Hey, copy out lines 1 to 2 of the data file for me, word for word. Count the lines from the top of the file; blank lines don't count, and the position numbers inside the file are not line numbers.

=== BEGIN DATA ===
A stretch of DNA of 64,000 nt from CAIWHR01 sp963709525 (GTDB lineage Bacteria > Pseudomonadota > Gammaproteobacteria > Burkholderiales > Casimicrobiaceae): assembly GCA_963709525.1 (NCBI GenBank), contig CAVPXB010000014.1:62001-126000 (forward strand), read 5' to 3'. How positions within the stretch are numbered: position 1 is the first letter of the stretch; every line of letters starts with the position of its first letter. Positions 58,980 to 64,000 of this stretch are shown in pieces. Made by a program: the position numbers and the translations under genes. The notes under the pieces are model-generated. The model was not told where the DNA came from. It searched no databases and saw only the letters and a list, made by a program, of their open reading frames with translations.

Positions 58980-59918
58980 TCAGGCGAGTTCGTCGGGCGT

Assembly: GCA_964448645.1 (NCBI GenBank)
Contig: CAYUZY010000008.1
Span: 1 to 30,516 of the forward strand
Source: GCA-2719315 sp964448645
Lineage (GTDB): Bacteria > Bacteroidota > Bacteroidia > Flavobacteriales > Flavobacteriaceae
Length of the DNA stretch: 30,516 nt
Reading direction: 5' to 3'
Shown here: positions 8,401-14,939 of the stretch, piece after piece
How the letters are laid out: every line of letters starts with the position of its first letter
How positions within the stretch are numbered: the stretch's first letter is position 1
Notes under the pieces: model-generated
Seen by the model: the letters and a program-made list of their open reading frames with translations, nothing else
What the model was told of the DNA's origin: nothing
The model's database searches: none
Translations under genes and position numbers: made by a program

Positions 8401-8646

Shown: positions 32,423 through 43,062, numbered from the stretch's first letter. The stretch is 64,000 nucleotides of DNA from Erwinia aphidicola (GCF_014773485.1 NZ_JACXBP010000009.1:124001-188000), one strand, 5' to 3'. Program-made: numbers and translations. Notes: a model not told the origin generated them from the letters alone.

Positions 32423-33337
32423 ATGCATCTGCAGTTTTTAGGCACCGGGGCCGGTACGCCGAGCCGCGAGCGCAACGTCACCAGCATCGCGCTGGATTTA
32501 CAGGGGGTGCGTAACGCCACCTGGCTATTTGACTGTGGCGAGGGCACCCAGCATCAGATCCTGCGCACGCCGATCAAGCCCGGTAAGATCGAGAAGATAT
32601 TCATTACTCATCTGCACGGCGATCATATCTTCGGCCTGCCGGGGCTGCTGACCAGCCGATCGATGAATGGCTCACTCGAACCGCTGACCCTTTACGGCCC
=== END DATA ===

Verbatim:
A stretch of DNA of 64,000 nt from CAIWHR01 sp963709525 (GTDB lineage Bacteria > Pseudomonadota > Gammaproteobacteria > Burkholderiales > Casimicrobiaceae): assembly GCA_963709525.1 (NCBI GenBank), contig CAVPXB010000014.1:62001-126000 (forward strand), read 5' to 3'. How positions within the stretch are numbered: position 1 is the first letter of the stretch; every line of letters starts with the position of its first letter. Positions 58,980 to 64,000 of this stretch are shown in pieces. Made by a program: the position numbers and the translations under genes. The notes under the pieces are model-generated. The model was not told where the DNA came from. It searched no databases and saw only the letters and a list, made by a program, of their open reading frames with translations.

Positions 58980-59918